Media: A Moment with Marquis

Apart from the killer waves, the Indian Ocean earthquake also triggered a tsunami of news.

The volume of coverage has been in the same league as that following the death of Princess Diana and it has been hard not to be swept along with the misery and desperation of it all. But the pictures, as several commentators admitted, have been grimly fascinating. Those monster waves, caught on holiday-makers' camcorders, were more mesmerising when you knew what was to follow. TV brought the reality of the tsunami to the world and in doing so accelerated the raising of private and public aid. Could any other medium have achieved such a result?

According to a study by Nottingham Trent University, TV's pre-eminence in relaying terrible news comes at a price: it makes us depressed, confused, irritated, anxious and angry. Dr Attila Szabo questioned 170 students about how they felt having watched a lunchtime TV bulletin full of items such as a threatened firemen's strike and Moscow mourning hundreds of deaths in a Chechen atrocity. You might think most students are depressed, confused, irritated, anxious and angry most of the time, but then not many of us would say they find TV news uplifting or mood-enhancing.

This revelation came to me courtesy of Jolyon Connell, writing in The Week. Faced with TV news, he confesses to feelings akin to the students' but has a less severe reaction to reading about the world's calamities in the newspapers.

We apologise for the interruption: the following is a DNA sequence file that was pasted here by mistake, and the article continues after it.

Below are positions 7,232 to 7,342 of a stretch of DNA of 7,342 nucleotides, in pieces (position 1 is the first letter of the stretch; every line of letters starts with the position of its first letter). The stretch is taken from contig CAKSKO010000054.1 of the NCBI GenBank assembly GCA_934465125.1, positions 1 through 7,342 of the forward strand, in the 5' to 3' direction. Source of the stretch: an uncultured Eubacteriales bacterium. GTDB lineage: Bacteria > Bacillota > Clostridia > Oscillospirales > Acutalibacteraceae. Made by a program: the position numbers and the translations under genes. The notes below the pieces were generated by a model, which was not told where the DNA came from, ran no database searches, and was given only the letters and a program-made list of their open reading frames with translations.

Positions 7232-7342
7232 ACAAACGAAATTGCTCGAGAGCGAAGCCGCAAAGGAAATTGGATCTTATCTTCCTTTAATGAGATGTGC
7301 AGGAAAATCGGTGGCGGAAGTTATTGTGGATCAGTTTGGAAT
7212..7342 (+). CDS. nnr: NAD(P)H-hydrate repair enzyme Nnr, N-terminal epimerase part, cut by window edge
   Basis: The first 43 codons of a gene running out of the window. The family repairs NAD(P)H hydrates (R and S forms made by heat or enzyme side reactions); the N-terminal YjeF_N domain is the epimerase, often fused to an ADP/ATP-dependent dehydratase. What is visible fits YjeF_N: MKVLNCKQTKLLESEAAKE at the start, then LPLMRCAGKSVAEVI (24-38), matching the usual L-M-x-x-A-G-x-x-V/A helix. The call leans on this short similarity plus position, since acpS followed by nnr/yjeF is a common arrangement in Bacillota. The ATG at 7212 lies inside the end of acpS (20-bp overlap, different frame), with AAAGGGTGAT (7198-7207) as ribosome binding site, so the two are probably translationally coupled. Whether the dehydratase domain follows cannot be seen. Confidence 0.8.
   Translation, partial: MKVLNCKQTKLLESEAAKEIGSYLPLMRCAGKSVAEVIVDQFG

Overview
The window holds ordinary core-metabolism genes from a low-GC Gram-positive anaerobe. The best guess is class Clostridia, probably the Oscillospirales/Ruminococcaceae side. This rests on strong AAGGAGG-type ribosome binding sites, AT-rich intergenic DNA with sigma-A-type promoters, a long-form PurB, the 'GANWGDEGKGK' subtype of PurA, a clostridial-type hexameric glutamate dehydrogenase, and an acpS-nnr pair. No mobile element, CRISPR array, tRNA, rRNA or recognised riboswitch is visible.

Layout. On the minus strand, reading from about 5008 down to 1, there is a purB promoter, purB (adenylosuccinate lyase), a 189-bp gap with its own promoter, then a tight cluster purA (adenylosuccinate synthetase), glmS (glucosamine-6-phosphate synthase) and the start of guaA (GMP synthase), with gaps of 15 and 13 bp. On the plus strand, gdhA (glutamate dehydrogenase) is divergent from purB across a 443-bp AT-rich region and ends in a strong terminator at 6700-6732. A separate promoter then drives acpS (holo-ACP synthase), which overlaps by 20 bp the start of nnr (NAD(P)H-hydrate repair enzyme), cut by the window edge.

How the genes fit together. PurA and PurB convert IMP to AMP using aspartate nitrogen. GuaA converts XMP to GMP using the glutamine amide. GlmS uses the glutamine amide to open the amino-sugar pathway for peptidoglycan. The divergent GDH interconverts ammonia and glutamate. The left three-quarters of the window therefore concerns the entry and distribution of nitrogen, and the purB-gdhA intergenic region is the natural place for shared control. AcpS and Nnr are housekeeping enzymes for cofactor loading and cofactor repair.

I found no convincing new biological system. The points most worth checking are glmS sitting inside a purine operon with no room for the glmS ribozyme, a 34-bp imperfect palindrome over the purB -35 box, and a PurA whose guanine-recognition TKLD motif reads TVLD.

Connell is the founder of The Week - an excellent and painless way to stay in touch. The Week is a media oddball, its mere 40 pages proving that less really is more.

Encompassing books, leisure, travel, property, obituaries, food and drink, theatre, letters, comment and news, there are no gaps in The Week's coverage.

It's just highly concentrated.

Little in The Week is original, in the sense that its content is harvested from the rest of the media, but its great strength is its editing. It would be easy to do The Week badly; doing it well shows how consummate is its compilation.

I can't quite agree with the magazine's strapline "All you need to know about everything", but it is refreshingly understated and admirably to the point. Even the dreadful tsunami, main story as it had to be, merited only a single spread, thus demonstrating nicely that you can have too much of a bad thing and that life must go on for us as it must for the beleaguered on the shores of the Indian Ocean.